In this context, information and communication technologies (ICT) may offer a promise to overcome these constraints by providing alternative ways of direct participation. The Internet, in particular, appears to be an ideal channel to provide civil society with direct access to intergovernmental policymaking, given its character as a low-cost horizontal means of communication that transcends barriers of space and time.
And yet it remains an open question as to whether the Internet can indeed contribute to improving the democratic character of intergovernmental policymaking through the development of inclusive, transparent, and accountable channels for civil society participation. The existing scholarly work on the use of the Internet at local, national, and regional levels of governance shows a mixed picture. On the one hand, "cyberoptimists" argue that this technology can facilitate and even broaden the public participation that was lacking in twentieth-century representative democracies. Internet-based participation is supposed, in this view, to promote political knowledge, cultivate citizenship, and produce more equitable and impartial policy outcomes, which in turn deepen democracy. (13) On the other hand, "cyberrealists" doubt the relevance of the Internet in these domains, citing two main reasons for why the Internet falls short in realizing its democratic promise. (14) First, cyberrealists argue that the extent to which online participatory processes attract significant new numbers of citizens to policymaking is less than clear. Second, they maintain that these processes are rarely tied in any accountable way to actual intergovernmental policymaking.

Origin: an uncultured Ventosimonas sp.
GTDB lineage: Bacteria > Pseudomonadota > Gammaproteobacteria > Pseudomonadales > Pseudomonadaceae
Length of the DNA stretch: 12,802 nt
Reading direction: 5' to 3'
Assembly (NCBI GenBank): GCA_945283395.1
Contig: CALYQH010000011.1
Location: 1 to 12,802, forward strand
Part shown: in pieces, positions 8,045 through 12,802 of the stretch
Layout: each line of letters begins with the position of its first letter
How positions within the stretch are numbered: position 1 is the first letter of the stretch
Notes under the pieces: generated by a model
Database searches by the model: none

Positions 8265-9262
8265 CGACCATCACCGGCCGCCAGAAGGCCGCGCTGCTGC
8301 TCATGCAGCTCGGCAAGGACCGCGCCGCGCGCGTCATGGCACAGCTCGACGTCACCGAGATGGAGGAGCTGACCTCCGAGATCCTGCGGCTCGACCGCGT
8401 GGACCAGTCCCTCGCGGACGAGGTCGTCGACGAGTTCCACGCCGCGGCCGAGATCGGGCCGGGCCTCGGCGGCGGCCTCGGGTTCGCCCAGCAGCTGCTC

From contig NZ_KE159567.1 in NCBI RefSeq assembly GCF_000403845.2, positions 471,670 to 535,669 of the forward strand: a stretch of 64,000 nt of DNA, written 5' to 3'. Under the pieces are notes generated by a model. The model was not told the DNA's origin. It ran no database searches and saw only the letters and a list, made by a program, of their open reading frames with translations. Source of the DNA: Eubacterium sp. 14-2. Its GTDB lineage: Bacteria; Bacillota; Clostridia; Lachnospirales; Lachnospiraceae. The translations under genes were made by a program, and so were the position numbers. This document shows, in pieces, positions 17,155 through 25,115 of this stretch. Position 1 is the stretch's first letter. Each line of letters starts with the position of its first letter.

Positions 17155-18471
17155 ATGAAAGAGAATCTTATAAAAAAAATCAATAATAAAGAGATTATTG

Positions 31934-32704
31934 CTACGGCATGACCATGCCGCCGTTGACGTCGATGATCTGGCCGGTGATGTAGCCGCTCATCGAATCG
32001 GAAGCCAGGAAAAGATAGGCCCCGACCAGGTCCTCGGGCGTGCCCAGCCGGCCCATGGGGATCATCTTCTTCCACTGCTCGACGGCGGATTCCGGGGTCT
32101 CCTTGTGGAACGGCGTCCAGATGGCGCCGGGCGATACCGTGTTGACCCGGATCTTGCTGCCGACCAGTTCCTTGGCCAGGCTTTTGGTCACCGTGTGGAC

What then is the prospect for cyberdemocracy at the global level (defined here as the democratization of decisionmaking processes through the use of ICT)? At a time when global online consultations are proliferating, the debate for cyberdemocracy gains in importance. We contribute in this article to this debate by a detailed empirical study on recent experiences with global online consultations. Consultations through Internet-based discussion and voting platforms are used by governments and international organizations to solicit public input with regard to global norm production.
In this article, we analyze in detail the extent to which the use of the Internet in such civil society consultations in fact addresses the participatory biases that are often found in the analysis of traditional face-to-face participation. (15) Will the increasing use of the Internet in such consultations reduce the democratic legitimacy deficit that pervades global governance, especially in the field of sustainable development? (16) To address this question, we conducted a detailed empirical study of the Rio Dialogues, the series of online consultations that were organized around the 2012 UN Conference on Sustainable Development (Rio+20 conference), held in Rio de Janeiro. We introduce these dialogues in more detail in the following section.
The article is organized as follows. First, we present an overview of the Rio Dialogues and our methods of analysis. The sections thereafter delineate in detail the key indicators of democratic legitimacy employed in this article and empirically evaluate them for the Rio Dialogues. Specifically, we examine the inclusiveness of the dialogues, then the issues of effective participation, transparency, and accountability. Finally, we conclude the analysis and reflect on the results.